President John Mahama, who has graced all Eid prayers since he was elevated to the highest office of the land, this year could not attend due to his trip to Italy and had to be represented by vice President Paa Kwesi Amissah Arthur.
Addressing hundreds of Muslims, the vice President said Ghana stood out as an example of religious tolerance, for which thanks must be given to Allah.
He said the understanding and compassion demonstrated by the various religious faiths in the country are worth commending.
“This togetherness will continue to be enjoyed as we stay more united, compassionate in the years ahead,” he added.
Taking note of the impressive organization of last year’s Hajj, the Vice-President said everything was being done to ensure that this year’s event was even better organized.
Mr Amissah Arthur also noted that the sacrifices of Ghanaians in accommodating the difficult economic policies introduced by the government last year have put the economy on the path of renewal, adding that the national economy was challenged last year, which compelled the government to institute some difficult measures to reverse the situation.
Muslims all over the country on Saturday prayed to mark the end of a month-long Ramadan. Ramadan is the ninth month of the Muslim year, during which strict fasting is observed in daylight hours. This year’s Ramadan began on June 18, 2015, and ended on the evening of July 17, 2015.
Eid-Ul-Fitr, also called Feast of Breaking the Fast, is an important religious holiday celebrated by Muslims worldwide to mark the end of Ramadan, the Islamic holy month of fasting.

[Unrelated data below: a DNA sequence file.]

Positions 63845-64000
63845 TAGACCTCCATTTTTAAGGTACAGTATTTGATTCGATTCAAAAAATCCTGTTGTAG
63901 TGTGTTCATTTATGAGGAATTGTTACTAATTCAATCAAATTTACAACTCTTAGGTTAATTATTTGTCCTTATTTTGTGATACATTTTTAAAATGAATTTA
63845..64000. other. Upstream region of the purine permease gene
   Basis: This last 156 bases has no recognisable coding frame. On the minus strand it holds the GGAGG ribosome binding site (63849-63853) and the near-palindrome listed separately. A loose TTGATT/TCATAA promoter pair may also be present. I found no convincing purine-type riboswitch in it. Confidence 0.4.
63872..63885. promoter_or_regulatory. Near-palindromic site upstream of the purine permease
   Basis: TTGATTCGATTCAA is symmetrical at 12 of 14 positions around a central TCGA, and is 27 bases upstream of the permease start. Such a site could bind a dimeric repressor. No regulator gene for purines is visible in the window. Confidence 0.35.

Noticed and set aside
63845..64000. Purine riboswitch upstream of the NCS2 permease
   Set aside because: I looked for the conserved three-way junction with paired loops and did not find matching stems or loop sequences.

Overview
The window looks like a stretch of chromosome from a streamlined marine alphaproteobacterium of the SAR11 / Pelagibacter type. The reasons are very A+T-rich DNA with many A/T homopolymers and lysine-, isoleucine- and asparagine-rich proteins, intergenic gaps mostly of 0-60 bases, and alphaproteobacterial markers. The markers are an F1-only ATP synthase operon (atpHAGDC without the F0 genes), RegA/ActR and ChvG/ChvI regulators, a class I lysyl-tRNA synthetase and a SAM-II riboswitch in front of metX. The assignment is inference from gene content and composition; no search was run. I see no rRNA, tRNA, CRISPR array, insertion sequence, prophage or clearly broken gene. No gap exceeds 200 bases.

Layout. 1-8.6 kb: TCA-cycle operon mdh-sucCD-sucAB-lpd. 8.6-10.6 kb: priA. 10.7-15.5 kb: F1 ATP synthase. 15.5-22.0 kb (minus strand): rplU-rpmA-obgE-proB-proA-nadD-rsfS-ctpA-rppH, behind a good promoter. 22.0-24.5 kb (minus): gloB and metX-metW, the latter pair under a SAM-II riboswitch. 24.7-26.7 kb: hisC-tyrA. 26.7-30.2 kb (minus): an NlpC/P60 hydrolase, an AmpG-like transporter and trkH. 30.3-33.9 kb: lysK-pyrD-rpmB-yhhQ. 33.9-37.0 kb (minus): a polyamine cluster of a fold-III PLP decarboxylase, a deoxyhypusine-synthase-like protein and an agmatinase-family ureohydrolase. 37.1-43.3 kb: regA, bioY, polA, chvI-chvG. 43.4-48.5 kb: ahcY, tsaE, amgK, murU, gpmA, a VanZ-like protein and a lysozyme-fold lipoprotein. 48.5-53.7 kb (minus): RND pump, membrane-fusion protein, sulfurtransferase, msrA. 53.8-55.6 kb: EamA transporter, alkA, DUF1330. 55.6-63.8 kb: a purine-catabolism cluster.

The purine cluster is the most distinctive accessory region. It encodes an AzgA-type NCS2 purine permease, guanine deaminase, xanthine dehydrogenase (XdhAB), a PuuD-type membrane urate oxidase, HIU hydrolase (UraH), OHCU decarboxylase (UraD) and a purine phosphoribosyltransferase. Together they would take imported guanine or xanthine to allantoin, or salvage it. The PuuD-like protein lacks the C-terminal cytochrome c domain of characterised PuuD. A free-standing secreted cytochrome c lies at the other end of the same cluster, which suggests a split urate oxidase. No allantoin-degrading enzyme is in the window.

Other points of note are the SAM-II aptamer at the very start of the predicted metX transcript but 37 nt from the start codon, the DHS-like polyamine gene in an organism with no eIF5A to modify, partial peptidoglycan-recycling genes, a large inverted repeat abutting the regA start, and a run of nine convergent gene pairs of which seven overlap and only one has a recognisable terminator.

On his part Head and Missionary in charge of the Ahmadiyya Muslim Mission in Ghana, Maulvi Mohammed Bin Salih, urged all Muslims in the county to join in the effort to salvage the image of Islam.
He said the image of Islam had been bruised and sullied by some ill-informed and misguided Muslims in recent times. However, in salvaging the image, he said, there was the need for every Muslim to be careful of their actions and their utterances since that would go a long way in shaping the image of the religion.
“We must all resolve to ensure that this sullied image is salvaged, and that we, as Muslims, stay together in unity without giving vent to our sectarian diversity,” he told hundreds of Ahmadiyya faithful at the Bustan-e-Ahmad at Ashongman in Accra last Saturday to pray for the country to mark the celebration of the Eid-ul-Fitr.
In a related development, Chief Imam of Takoradi, Alhaji Mohammed Awal, has warned all Muslims to stay away from homosexuality, describing the practice as “dirty” and “abominable.”
He urged Muslims that such “devilish” acts would attract the wrath of Allah.
Alhaji Awal also charged Muslims not to engage in corruption but should rather exhibit honesty and fairness.